“I went to three Royals games this year, but when I go there I come home and I dream about it for two weeks. And my dream is crazy. It’s that I am going to pitch, but I can’t find my hat or my glove and that I lost one of my shoes. I never throw a ball in a dream. I went to see a shrink about it, and that dream was defined to mean that I left the game before I was mentally prepared. I left because of an injury, rather than for a lack of ability. It’s a dream of frustration.” –Lew Krausse
I was saddened to hear of Lew Krausse dying last week, and it gave me the initiative to look into the ol’ cigar box to retrieve a creased and beat-up autographed 1969 baseball card of the legendary twirler. Lew had played and retired long before I was born, but I had read about and enjoyed his exploits in the various books published about Charlie Finley’s Kansas City/Oakland A’s. In another random and very odd twist, I was invited by an unnamed source in the Athletics organization (send me more free stuff!) to watch his Livestream funeral service (Feb. 24) on Vimeo. I’m not sure if I’ll partake in that quite yet, but it would be nice to honor the man in his final send-off.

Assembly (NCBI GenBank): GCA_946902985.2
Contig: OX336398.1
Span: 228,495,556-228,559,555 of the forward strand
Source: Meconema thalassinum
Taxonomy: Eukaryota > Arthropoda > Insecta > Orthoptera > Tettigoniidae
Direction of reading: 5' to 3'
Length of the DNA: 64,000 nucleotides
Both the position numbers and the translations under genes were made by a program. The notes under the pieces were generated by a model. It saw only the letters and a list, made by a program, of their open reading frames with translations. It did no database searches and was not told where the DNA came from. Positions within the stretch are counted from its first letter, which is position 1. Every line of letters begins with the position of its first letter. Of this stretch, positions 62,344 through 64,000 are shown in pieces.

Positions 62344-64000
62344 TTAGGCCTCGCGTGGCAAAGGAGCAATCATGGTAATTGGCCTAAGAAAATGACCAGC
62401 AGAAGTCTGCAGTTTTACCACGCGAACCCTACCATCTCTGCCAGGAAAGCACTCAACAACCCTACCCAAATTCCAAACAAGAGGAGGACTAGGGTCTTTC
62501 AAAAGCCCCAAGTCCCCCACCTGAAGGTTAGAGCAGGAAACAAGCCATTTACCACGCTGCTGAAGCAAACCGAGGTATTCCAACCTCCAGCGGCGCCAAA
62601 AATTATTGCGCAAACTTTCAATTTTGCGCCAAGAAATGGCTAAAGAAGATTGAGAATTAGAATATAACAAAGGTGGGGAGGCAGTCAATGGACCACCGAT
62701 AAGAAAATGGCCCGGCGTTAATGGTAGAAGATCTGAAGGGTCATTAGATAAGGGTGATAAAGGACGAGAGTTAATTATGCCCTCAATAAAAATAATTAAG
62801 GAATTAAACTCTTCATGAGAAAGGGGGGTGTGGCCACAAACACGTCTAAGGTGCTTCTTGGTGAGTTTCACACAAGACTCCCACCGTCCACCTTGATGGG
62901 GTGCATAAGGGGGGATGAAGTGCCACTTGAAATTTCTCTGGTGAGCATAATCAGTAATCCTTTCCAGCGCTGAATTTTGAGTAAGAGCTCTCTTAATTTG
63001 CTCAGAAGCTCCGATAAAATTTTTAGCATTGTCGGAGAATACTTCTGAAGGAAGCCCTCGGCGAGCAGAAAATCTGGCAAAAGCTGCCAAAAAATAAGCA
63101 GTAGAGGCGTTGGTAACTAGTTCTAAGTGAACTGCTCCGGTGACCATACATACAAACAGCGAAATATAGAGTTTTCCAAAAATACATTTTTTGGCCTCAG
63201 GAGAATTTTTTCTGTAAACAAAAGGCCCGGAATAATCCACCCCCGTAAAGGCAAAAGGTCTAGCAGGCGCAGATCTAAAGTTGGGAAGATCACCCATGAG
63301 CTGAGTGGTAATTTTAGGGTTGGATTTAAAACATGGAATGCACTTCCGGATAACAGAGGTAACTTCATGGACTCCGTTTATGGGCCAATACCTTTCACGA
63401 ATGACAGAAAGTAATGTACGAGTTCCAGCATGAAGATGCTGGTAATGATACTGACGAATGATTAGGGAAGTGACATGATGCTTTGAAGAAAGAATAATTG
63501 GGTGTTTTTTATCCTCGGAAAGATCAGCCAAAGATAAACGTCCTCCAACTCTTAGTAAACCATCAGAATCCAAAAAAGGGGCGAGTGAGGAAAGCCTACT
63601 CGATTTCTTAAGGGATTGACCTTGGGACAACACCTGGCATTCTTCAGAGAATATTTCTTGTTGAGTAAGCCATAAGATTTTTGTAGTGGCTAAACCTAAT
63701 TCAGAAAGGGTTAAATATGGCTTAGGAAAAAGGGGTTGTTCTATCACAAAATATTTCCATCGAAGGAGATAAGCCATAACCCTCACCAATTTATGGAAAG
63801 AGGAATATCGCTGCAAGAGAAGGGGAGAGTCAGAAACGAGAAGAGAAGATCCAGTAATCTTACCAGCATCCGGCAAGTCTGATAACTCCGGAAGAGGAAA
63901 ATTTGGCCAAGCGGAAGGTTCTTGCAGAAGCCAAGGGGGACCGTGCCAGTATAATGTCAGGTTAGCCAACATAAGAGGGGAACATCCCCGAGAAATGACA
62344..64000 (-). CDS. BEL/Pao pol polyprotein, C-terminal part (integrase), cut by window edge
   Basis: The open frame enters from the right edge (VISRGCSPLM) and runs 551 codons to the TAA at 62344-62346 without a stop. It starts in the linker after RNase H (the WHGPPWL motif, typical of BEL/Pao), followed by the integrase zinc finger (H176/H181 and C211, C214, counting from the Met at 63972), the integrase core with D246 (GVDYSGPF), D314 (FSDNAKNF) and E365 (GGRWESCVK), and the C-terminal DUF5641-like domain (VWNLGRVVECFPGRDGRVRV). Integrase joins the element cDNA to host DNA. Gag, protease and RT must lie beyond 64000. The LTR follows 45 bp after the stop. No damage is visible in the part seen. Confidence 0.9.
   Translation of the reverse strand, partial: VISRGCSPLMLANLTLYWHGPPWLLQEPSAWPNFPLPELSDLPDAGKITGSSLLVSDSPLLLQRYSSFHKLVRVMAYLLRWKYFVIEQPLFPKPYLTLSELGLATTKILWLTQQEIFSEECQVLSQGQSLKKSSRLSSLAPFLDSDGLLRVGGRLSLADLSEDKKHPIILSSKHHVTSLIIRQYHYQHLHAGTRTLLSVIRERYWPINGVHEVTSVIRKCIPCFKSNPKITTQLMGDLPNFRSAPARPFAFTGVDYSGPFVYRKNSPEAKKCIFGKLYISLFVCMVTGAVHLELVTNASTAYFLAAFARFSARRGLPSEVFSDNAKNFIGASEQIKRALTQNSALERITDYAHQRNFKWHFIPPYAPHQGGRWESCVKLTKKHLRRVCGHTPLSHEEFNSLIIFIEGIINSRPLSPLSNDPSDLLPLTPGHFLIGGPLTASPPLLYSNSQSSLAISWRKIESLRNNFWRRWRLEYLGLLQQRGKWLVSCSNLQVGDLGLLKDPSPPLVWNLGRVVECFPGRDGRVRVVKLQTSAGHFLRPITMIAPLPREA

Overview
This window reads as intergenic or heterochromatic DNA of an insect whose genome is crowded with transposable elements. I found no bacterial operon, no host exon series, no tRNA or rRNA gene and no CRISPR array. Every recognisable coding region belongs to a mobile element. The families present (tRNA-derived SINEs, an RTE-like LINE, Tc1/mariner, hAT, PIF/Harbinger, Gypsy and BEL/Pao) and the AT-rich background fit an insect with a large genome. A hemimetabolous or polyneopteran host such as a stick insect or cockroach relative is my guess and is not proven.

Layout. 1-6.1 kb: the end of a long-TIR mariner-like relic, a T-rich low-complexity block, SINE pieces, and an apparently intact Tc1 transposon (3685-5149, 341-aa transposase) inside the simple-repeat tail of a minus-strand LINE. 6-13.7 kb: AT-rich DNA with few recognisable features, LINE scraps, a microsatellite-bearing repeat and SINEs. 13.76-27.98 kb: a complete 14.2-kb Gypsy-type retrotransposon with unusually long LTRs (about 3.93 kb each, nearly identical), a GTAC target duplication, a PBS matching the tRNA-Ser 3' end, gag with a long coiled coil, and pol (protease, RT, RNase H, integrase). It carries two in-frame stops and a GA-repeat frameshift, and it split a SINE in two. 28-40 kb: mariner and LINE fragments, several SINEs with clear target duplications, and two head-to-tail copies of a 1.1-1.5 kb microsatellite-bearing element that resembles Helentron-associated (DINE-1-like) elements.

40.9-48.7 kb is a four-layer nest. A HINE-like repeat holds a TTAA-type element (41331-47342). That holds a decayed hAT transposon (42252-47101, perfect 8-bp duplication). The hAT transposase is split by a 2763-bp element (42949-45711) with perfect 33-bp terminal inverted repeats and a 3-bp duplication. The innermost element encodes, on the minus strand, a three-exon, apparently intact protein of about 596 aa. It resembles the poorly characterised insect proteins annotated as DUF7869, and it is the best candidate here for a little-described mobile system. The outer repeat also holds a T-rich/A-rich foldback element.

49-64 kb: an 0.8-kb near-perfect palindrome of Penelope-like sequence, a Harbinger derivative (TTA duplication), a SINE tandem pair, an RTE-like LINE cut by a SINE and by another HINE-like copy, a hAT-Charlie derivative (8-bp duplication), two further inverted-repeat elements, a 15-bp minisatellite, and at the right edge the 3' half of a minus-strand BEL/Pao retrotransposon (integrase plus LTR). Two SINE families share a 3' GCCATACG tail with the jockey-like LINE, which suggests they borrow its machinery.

Here are some facts about the pitcher:
–Lew was one of the first “bonus babies” in pro sports, signing at that time for a record $125,000 bonus by A’s owner, Charley Finley.
— pitched a 3 hit shutout against the LA Angels in his ML debut at the age of 18. (!!!)
— A legendary drinker who would give Wade Boggs and Mickey Mantle a run for their money, Lew shot off a handgun from the window of his hotel room in KC and kicked down a hotel room door in Anaheim.
— Starting pitcher for the Oakland A’s in their inaugural game in 1969, and also did the same for the first Milwaukee Brewers game in history.
For anyone interested, you can watch Lew pitch 3 innings of relief against the Red Sox in 1969 on Youtube. (relieving Jim Nash and earning the save. Reggie Jackson also hits a homer in this game.)
And In an added bonus, Lew also singles off the Green Monster with Yaz taking the carom and holding the runner. Link: A’s/Red Sox 6/15/1969.
Same old song… Just a drop of water in an endless sea… All we do, Crumbles to the ground, though we refuse to see
One day in 2002, I was checking out the Oaks Card Room in Emeryville, Ca. (Named after the Oakland Oaks of the old Pacific Coast baseball league) This is a unspectacular place in an even more unspectacular neighborhood. It’s a card club that’s open 24 hours and is characterized with a lot of sketchy derelicts , thugs, degenerate gamblers and damn-near homeless geezers throwing away their retirement funds. This is the type of place where employees have been mugged early in the morning by broke losers who are angry enough to pull a knife on you. At night, people have been shot by patrons who lost money and want more. Their unofficial slogan should be: Don’t walk in to play cards and end up going home with crabs!